April 07, 2009
"A worldwide effort must be made urgently to identify and define whale and dolphin critical habitats and hot spots,” said WDCS Research Fellow, Erich Hoyt. “Then we need to map this information with other species and data to create networks of Marine Protected Areas (MPAs) in national waters and on the high seas. It is like creating a sort of worldwide web for whales and dolphins but connecting not just the animals, but the special places where they live, and the people there too."
Humpback whale breaching in Alaska. Photo by: Rhett A. Butler.
"Probably less than 1 percent of the world's marine mammal critical habitat has been identified much less protected," added Hoyt. "We have discussed strategies for cost-effective measures to attack this huge workload with surveys and other studies. Clearly the emphasis will need to be on rare and endangered species, but we also need to protect healthy populations so that they don't join the endangered ranks."
WDCS made the statement last week at the first international conference on marine mammal protected areas held on the island of Maui Hawaii. The conference included over 200 marine mammal scientists, MPA managers and other experts from 40 countries.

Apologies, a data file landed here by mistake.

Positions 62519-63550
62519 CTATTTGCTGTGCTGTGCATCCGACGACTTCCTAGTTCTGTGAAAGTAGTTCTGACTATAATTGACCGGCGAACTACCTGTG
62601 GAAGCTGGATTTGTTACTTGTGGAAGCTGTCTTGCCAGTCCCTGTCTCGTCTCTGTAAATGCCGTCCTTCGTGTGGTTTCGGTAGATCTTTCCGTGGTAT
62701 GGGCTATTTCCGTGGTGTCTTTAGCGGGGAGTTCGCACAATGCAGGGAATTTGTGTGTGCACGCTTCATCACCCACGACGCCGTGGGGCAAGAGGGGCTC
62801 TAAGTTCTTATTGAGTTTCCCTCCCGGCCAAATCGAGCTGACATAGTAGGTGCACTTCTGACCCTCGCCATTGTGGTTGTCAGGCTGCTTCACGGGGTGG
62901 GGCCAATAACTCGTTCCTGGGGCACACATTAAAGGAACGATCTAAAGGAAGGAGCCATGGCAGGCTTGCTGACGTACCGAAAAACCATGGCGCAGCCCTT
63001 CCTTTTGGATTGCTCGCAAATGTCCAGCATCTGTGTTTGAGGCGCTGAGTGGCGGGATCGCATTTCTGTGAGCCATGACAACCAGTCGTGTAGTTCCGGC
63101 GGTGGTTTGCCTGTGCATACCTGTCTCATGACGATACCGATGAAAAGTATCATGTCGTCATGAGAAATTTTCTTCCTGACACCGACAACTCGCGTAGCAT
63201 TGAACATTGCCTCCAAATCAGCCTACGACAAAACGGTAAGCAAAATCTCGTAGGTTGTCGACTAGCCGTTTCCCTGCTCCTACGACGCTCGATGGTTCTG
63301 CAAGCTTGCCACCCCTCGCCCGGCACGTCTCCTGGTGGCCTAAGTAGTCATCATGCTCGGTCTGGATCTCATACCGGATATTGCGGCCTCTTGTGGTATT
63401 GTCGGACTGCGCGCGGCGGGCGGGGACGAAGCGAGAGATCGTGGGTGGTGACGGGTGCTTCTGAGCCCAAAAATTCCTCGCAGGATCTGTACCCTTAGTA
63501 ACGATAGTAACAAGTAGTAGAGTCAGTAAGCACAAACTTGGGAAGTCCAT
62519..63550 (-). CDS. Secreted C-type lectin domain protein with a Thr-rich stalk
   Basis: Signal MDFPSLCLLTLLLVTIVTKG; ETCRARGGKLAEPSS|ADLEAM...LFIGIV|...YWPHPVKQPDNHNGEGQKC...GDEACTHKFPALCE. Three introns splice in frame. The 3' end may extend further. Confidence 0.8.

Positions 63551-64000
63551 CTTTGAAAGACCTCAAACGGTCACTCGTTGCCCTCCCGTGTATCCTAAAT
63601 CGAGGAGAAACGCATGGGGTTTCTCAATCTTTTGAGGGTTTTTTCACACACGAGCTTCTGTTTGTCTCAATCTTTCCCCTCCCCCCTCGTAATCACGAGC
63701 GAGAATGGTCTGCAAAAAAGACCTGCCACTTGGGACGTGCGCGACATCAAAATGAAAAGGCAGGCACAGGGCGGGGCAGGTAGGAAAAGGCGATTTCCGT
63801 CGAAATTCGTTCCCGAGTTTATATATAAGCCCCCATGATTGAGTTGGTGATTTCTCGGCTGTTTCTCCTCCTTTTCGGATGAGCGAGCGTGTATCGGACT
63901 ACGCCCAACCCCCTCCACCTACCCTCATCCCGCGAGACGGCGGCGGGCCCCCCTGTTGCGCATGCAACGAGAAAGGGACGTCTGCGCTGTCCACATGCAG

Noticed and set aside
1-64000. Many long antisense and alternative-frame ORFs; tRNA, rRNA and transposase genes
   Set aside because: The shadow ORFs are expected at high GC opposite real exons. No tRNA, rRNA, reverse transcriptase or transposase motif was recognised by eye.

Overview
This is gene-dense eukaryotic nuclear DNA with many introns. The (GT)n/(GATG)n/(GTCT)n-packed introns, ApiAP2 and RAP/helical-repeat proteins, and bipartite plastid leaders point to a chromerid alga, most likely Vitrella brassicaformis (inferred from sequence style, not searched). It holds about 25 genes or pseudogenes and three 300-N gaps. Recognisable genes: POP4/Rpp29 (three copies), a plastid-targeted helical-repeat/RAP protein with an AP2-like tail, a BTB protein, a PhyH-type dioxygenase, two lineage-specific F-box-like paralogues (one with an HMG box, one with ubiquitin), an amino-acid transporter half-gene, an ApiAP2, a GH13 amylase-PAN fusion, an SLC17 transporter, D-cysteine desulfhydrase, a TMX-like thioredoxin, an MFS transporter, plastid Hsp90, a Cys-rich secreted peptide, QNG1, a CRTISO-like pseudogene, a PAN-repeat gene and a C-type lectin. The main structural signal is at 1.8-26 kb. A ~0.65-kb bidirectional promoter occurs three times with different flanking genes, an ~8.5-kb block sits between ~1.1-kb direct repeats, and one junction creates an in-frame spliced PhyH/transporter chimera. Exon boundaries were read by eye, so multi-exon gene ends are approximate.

Supreme Court lifts ban on sonar testing, whales lose
(11/12/2008) A Supreme Court decision will allow the Navy to continue its of sonar in training exercises off the coast of California, a defeat for environmental groups who say sonar is harmful to whales, reports the Associated Press.
The long-ignored ocean emergency and what can be done to address it
(08/18/2008) This year has been full of bad news regarding marine ecosystems: one-third of coral species threatened with extinction, dead-zones spread to 415 sites, half of U.S. reefs in fair or bad condition, increase in ocean acidification, tuna and shark populations collapsing, and only four percent of ocean considered pristine. Jeremy Jackson, director of the Scripps Center for Marine Biodiversity and Conservation at the University of California, San Diego, synthesizes such reports and others into a new paper, published in the journal Proceedings of the Naional Academy of Sciences, that boldly lays out the scope of the oceanic emergency and what urgently needs to be done.
Gray whale populations a fraction of historic level
(09/10/2007) The current population of gray whales is one-third to one-fifth of the number found in the Pacific before industrial whaling began in the 19th century, reports a new study based on genetic analysis.